Zingg Is Back!

photo: design le marche by zingg

This is an example of Zingg's later work;
simply titled 'Le Marché.'

Original, Right Now, For Sale

Paris:- Wednesday, 23. February 2000:- A person's initial geography can affect their whole lives. It can make the difference between becoming a 'grand maître' or merely being a 'petit maître' - of a painter, of an artist.

Jules-Emile Zingg was born in a small town in the Canton of Bern in 1882. This is in eastern France, in the mountainous Jura area. He had an older sister and two older brothers, and his father was a wood cutter. Before long, the family moved to Montbéliard and his father found a job in clock manufacturing.

Jules-Emile Zingg started drawing when he was four and was not discouraged by his family. At the turn of the century, Montbéliard was a place, but it is hard to imagine how isolated it was then.

Jules, while playing, chanced to meet a landscape painter and this encounter led to him getting a place in a local course in design - industrial - clocks. In this he excelled and he got a tiny scholarshipphoto: design peasant by zingg from the town of Montbéliard which allowed him to enter the Beaux-Arts school in Besançon at 17 in 1898.

Besançon, ancient capital of the Franche-Comté, is in the Doubs department. It has a clock-making school, and was a centre for metalworks, textiles and leather; and is much closer to Bern than Paris. Victor Hugo came from the same area.

This sketch, done in 1912, of one of a series of portraits of the Nardin family.

In Besançon, Jules lived extremely modestly, in a garret. With a pal, he sang in the streets to add some cash to his allowance. His teacher, Giacomotti, said, "C'est bien, ça ne va pas mal... continuez, vous êtes sur la bonne voie."

Jules Zingg continued, but was quickly beyond the course and Besançon was 'used up.' But Jules was who he was, so he made no sudden moves and stayed close to his roots.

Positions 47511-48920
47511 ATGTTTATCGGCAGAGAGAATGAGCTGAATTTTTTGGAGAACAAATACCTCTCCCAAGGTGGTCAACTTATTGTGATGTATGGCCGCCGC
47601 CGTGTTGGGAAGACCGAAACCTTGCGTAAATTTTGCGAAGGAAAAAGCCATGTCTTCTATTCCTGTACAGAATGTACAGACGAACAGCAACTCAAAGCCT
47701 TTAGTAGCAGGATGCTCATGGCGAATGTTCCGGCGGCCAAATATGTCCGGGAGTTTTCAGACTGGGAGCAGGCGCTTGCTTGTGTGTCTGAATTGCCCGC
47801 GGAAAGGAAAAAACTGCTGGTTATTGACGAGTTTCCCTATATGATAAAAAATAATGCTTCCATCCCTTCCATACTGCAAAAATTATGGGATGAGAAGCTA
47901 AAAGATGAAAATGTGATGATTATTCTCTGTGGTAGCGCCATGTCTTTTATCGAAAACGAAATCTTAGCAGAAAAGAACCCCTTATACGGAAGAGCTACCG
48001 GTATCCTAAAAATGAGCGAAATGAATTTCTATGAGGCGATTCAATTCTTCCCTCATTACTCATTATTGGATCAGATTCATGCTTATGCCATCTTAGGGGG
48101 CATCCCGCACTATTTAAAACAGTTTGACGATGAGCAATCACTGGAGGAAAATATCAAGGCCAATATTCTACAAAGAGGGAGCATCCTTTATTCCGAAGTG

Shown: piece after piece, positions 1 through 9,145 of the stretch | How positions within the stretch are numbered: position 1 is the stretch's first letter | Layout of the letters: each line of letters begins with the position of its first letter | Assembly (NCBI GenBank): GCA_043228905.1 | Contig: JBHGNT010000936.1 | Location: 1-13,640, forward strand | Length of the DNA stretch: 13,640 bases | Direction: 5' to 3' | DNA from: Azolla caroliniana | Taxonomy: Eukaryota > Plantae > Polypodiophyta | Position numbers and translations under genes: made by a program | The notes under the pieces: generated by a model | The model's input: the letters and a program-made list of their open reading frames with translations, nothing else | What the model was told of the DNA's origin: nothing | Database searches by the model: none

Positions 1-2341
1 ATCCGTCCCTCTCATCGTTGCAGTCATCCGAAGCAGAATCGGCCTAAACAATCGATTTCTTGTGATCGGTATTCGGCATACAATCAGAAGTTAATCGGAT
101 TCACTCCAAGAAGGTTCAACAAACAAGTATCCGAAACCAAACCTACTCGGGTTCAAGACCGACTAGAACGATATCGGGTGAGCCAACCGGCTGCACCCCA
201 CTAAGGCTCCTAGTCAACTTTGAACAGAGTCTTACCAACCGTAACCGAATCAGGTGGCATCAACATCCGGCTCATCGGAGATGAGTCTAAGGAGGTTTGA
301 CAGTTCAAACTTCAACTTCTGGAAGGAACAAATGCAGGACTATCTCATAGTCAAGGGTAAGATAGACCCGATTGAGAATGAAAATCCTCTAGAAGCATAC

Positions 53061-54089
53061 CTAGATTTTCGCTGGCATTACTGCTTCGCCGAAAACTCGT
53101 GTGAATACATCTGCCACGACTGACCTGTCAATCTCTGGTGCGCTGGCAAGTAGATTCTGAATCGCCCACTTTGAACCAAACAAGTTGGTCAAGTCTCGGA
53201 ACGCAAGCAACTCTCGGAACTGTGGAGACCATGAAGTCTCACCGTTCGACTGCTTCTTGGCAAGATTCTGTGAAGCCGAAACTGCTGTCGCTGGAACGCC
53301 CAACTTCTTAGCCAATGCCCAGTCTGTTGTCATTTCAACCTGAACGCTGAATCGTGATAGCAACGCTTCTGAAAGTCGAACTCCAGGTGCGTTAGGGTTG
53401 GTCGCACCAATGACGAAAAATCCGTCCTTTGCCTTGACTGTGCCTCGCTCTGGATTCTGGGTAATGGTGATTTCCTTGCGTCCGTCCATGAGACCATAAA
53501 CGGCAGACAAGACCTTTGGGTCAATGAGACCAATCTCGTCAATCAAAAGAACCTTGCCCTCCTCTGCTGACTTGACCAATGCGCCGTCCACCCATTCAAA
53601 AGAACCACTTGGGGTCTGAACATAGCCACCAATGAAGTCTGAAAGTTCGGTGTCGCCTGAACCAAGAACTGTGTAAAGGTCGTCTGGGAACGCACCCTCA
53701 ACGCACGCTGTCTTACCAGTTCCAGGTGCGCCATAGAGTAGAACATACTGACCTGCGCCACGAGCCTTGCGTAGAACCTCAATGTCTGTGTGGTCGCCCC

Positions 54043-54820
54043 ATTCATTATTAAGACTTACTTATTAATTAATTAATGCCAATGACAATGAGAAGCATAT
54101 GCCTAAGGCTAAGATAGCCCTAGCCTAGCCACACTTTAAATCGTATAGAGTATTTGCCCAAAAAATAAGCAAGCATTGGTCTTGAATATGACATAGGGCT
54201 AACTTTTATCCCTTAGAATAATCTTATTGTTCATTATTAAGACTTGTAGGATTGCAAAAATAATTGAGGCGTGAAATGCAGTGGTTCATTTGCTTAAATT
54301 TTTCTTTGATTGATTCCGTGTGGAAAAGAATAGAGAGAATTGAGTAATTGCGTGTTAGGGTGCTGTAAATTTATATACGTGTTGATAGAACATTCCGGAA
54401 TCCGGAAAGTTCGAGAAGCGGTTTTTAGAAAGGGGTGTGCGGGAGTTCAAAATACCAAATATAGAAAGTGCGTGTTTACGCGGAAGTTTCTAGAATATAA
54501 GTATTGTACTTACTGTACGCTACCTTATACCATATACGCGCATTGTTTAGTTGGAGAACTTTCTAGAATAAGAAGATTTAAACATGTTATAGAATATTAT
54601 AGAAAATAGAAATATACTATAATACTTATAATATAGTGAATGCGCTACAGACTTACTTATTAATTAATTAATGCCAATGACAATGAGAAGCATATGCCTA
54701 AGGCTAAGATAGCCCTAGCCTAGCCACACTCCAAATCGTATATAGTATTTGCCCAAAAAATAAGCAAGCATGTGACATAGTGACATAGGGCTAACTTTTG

In 1900 he went to Paris with his brother Constant, to represent the Montbéliard clock industry at the 1900 Exhibition. They stayed with an aunt who lived on Montmartre. For a country boy, fashionable and flashy 'Belle Epoque' Paris was a bit much - but he visited the Louvre for the first time, and it was too much.

Within a couple of months this backwoods country boy had screwed up his courage enough to apply for entry to the Beaux-Arts in Paris. At an intimidating encounter he managed to present his works to Cormon - his chosen 'maître' - and was accepted.

But his father died so he returned to Montbéliard. The winter of 1901-02 was very hard in the mountains and Jules spent a lot of time sketching and painting local scenes of the region; its woodcutters were a major theme.

Jules Zingg would sketch and paint for another 40 years but this winter's work would become an inescapable trait - drawing outside, in extreme weather. He did this instead of tending to the PR necessary for making the difference between being 'petit maître' or a 'grand maître.'

In May of 1902 Jules returned to Paris and the class of Cormon at the Beaux-Arts, passed the exam in June 1903 and was admitted as a student. He had success with the academic training, but the city oppressed him.

At the end of the summer he was conscripted for a year. When he returned to Paris he was tempted to quit the school - something possible for more middle-class students who were excited by all the new, less formal 'isms' - but as a scholarship student, Jules had no choice but to stay.

The following years began a pattern of oscillating between Paris and the countryside, where he continued to work outside. He did not have robust health, but the sketching and painting came first.

A painting done in the winter of 1908 - one of peasants working outside - was entered in the 'Salon' where it received the Prix Bouland; and was purchased by Baron Rothschild.

Two paintings done in 1910, 'Les Tireurs de Glace' and another one showing a funeral in snowy countryside, were bought by the state.

Jules Zingg was doing okay, and in 1912 he got himself an atelier in the Rue du Saint-Gothard in the 14th, which is next to the RER tracks today. A year later he got married and moved west and south in the 14th, to 3. Villa Brune.

This year, 1913, was a big year for Jules Zingg. For the first time he saw the works of Monet, Sisley, Pissarro and Cézanne. Imagine - Camille Pissarro; the 'impressionist' specialist for images of countryside and 'rustic scenes.'

Zingg has been doing the same type of thing since before going to the Beaux-Arts in Besançon, 15 yearsphoto: design crepscule by zingg before. In 1913, Cormon, Jules' 'maître' at the Beaux-Arts in Paris, told Jules that the impressionists were impostors!

This is typical early scene by Zingg, but without snow.